Friday, May 27, 2022
HomeNewsBlow To Teachers As Registrar Blocks New Union Formations

Blow To Teachers As Registrar Blocks New Union Formations

Blow To Teachers As Registrar Blocks New Union Formations.

Hundreds of thousands of teachers who do not belong to a union may be forced to continue paying agency fees after the registrar refused to approve two new ones.

The decision of Registrar of Trade Unions Elizabeth Gicheha has dealt a setback to two new teachers’ groups that were attempting to negotiate in the field of teacher welfare.

The National Education Union (NEU) and the Kenya National Union of Classroom Teachers (KNUCT) had written to Ms Gicheha, requesting permission to advocate for salary increases, allowances, and promotions, among other things.

Teachers pushed for NEU through Salim Omar and Co Advocates, and KNUCT through Ondieki and Ondieki Advocates.

NEU, whose rallying cry is “Service, Justice, and Unity,” planned to hire teachers at all levels of the profession, including pre-primary, primary, and secondary schools, as well as tertiary and private institutions, whereas KNUCT planned to hire all classroom teachers, with the exception of those in managerial positions.

There are already registered trade unions representing the rights and interests of the envisioned scope of representations, according to Ms Gicheha.

According to her, the Kenya National Union of Teachers (Knut) represents registered, certified, licensed, and authorized teachers of all grades and qualifications.

The Kenya Union of Post Primary Education Teachers (Kuppet) represents those in secondary and tertiary institutions, and the Kenya Union of Pre-Primary Education Teachers (Kunoppet) represents all teachers in early childhood education.

The Kenya Union of Special Needs Education Teachers (Kusnet) represents all trained teachers and those in training who are registered with the Teachers Service Commission (TSC) and other ministries and work in special needs and early childhood education.

The Kenya Union of Private School Teachers (KNUPST) is another union that represents every trained teacher in private schools.

“Section 14(1)d of the Labour Relations Act (2007) states that a trade union may apply for registration if –(d) no other trade union already registered is sufficiently representative of the whole or a substantial proportion of the interests in respect of which the applicants seek registration,” the registrar explained.

Ms Gicheha stated that a proposed trade union would then engage in recruitment for the section where there is no other trade union.

She stated that she was unable to register any other teachers union as a result of this.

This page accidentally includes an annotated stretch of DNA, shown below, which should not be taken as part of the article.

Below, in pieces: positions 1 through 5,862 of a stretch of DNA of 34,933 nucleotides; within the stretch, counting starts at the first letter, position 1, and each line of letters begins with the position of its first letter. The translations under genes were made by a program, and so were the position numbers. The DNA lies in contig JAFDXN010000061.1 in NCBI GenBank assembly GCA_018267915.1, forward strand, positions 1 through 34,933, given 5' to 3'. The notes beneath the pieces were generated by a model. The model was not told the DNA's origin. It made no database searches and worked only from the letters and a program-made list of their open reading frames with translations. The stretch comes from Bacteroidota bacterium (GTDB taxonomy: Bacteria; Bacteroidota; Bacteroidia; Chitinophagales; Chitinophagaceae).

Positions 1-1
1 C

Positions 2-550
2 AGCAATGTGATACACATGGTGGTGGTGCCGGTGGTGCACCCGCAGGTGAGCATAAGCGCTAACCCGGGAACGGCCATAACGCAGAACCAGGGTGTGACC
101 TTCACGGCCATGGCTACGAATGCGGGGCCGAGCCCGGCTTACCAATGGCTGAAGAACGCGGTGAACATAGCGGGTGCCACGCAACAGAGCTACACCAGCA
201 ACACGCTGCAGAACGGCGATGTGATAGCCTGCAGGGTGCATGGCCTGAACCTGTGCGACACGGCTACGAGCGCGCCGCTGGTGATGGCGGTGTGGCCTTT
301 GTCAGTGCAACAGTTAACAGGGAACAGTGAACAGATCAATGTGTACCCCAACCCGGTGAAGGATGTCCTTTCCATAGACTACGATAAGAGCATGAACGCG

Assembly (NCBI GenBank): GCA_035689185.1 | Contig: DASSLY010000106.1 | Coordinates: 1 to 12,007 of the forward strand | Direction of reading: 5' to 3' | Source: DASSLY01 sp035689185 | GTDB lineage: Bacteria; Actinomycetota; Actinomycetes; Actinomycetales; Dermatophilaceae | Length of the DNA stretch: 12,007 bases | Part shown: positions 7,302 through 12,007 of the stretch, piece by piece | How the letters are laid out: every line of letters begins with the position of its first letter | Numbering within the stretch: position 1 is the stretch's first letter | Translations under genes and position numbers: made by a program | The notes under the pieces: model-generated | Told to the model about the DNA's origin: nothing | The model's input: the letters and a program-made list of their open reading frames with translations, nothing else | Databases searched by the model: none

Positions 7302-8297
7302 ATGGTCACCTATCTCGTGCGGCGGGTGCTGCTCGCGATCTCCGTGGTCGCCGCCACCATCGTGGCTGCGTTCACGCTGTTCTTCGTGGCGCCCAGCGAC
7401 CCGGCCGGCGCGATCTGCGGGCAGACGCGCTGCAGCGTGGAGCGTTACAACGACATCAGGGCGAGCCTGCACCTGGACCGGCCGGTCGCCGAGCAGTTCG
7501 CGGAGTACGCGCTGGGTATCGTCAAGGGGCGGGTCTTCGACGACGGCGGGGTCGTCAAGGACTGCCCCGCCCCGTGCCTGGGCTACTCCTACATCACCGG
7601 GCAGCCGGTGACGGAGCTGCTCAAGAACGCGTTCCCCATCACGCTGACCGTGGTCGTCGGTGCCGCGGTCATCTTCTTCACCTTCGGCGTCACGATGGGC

The formation of the groups is the result of teacher dissatisfaction, with some accusing the current trade unions of failing to meet the needs of teachers.

Another attempt to form a splinter group, the Kenya National Teachers Pressure Group (KNTPG), has also been fought, with the teachers involved reportedly punished by being transferred to counties far from their previous stations a month ago.

TSC CEO Nancy Macharia has denied that the transfers were malicious or punitive and that 1,120 teachers from both primary and secondary schools have been transferred to new stations since July 1.

According to Knut Secretary-General Collins Oyuu, all teachers are represented by the current unions, and the groups claiming to speak for teachers are unregistered.

He also implied that the people behind the new groups were candidates who had lost union elections in the past.

“How can a group claim they represent teachers yet they are unregistered? Those people lost in the last union elections and they have no authority to represent or speak for teachers,” said Mr Oyuu.

According to available data, Knut’s membership dropped from 187,000 to 15,000 people. The union has not provided any recent data to show whether or not the number has increased since new officials were elected in June.

Kuppet represents approximately 109,000 teachers, while Kusnet represents approximately 8,000.

According to the Labour Relations Act of 2007, more than 190,000 teachers in primary, secondary, and teacher training colleges are not union members and are required to pay monthly agency fees to the three unions.

Employees who are not members of a trade union but benefit from terms of employment negotiated by a union in a Collective Bargaining Agreement (CBA) are subject to an agency fee, according to the act.

The new groups, on the other hand, claim that the unions negotiated a non-monetary CBA and are no longer fighting for the welfare of teachers.

Knut is in the process of amending its constitution to raise the retirement age for officials from 60 to 65.

In addition, the union agreed with the TSC to only represent primary school teachers.


Also Read:


In 2019, KNUPST attempted to change its name to Kenya National Union of Private and Basic Education School Teachers (Kupbest) and open its doors to all teachers, but both Knut and Kuppet objected.

Another group, the Kenya National Union of School Administrators (KNUSA), planned to write to the registrar in August, requesting to be registered as a union.

Blow To Teachers As Registrar Blocks New Union Formations

RELATED ARTICLES

LEAVE A REPLY

Please enter your comment!
Please enter your name here

Most Popular

WE'RE SOCIAL

16,985FansLike
1,786FollowersFollow
13,681FollowersFollow
1,255FollowersFollow
3,151FollowersFollow
61,453SubscribersSubscribe
error: Content is protected !!